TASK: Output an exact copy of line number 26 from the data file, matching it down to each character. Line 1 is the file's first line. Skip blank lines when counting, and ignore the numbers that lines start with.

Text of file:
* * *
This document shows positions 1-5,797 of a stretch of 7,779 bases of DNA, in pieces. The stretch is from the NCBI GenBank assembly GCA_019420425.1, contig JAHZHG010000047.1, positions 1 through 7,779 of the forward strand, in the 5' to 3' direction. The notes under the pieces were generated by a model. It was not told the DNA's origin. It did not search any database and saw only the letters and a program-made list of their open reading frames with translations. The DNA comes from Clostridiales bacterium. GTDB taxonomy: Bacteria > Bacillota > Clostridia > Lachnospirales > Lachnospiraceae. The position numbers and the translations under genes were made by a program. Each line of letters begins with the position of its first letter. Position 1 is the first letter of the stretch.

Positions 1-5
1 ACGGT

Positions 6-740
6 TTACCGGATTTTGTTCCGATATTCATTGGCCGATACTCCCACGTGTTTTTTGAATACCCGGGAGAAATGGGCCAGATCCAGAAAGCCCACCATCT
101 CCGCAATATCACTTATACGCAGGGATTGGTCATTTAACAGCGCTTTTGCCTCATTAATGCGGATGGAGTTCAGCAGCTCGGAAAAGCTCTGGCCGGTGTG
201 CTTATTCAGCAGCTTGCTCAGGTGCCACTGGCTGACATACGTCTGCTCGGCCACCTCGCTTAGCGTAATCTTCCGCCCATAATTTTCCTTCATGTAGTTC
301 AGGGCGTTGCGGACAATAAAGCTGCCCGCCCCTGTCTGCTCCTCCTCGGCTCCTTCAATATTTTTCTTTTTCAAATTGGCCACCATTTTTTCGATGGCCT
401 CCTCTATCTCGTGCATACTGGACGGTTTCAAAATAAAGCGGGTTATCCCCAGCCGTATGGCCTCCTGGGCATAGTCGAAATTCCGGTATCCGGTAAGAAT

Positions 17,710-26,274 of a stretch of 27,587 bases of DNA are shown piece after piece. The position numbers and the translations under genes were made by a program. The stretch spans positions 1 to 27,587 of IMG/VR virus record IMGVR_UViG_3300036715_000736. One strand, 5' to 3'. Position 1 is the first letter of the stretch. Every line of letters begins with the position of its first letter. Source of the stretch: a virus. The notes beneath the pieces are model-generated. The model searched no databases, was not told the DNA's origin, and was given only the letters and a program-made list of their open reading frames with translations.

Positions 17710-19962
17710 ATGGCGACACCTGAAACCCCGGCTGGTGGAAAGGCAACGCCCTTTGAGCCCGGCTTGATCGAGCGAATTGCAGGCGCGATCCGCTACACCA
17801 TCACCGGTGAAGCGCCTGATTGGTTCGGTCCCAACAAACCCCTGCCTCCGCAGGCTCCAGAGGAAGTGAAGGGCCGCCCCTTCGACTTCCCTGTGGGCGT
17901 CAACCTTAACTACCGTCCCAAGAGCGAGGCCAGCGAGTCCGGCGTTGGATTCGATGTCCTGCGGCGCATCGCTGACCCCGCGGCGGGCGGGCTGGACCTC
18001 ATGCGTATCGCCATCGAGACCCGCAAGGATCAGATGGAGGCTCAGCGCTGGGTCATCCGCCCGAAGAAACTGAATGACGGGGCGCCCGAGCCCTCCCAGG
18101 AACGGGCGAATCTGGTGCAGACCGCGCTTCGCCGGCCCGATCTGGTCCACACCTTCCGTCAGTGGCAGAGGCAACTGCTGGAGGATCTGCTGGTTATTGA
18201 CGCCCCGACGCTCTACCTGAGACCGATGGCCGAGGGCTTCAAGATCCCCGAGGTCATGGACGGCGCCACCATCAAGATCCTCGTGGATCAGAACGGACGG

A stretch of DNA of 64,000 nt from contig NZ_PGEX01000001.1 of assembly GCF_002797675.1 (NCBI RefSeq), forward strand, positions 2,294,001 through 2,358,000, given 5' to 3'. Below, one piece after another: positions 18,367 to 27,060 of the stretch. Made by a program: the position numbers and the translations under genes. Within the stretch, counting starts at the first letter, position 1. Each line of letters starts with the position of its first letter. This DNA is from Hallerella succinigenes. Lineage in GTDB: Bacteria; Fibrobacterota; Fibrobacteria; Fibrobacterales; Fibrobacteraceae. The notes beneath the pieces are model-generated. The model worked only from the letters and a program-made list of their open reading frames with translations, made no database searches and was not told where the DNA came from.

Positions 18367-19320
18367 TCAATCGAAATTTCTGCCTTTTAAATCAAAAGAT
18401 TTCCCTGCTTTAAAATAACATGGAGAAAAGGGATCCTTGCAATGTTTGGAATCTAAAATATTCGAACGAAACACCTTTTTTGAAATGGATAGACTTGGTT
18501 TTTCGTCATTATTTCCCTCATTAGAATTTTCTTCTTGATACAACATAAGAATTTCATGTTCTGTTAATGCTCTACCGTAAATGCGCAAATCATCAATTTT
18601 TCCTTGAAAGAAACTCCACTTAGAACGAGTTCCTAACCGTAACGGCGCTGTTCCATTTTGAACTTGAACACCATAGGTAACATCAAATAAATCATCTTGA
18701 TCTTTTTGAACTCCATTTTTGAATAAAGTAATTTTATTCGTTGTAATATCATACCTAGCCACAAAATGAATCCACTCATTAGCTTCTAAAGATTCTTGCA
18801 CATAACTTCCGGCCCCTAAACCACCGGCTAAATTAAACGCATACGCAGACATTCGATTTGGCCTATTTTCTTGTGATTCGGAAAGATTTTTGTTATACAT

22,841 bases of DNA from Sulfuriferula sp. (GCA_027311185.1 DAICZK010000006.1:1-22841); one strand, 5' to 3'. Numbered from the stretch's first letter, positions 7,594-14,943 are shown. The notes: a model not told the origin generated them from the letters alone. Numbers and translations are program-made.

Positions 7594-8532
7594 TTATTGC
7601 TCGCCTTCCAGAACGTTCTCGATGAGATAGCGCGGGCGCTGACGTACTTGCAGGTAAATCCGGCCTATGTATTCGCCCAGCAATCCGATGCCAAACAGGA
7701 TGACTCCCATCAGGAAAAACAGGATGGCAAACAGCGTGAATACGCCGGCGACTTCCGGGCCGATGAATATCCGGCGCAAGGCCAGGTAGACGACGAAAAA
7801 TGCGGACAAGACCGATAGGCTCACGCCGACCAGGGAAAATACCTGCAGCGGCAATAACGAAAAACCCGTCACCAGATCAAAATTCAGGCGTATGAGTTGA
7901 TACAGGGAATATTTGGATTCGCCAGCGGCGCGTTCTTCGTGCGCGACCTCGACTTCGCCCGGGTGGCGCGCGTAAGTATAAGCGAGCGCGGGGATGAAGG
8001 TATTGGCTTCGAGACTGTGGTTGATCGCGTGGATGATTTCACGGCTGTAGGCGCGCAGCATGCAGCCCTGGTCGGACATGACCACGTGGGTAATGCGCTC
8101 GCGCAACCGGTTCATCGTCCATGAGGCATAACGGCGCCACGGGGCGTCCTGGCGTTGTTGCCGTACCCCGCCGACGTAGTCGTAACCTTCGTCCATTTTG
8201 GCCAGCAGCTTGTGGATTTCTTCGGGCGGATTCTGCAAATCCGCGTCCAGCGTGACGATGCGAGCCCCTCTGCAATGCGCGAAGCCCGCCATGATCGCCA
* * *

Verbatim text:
22,841 bases of DNA from Sulfuriferula sp. (GCA_027311185.1 DAICZK010000006.1:1-22841); one strand, 5' to 3'. Numbered from the stretch's first letter, positions 7,594-14,943 are shown. The notes: a model not told the origin generated them from the letters alone. Numbers and translations are program-made.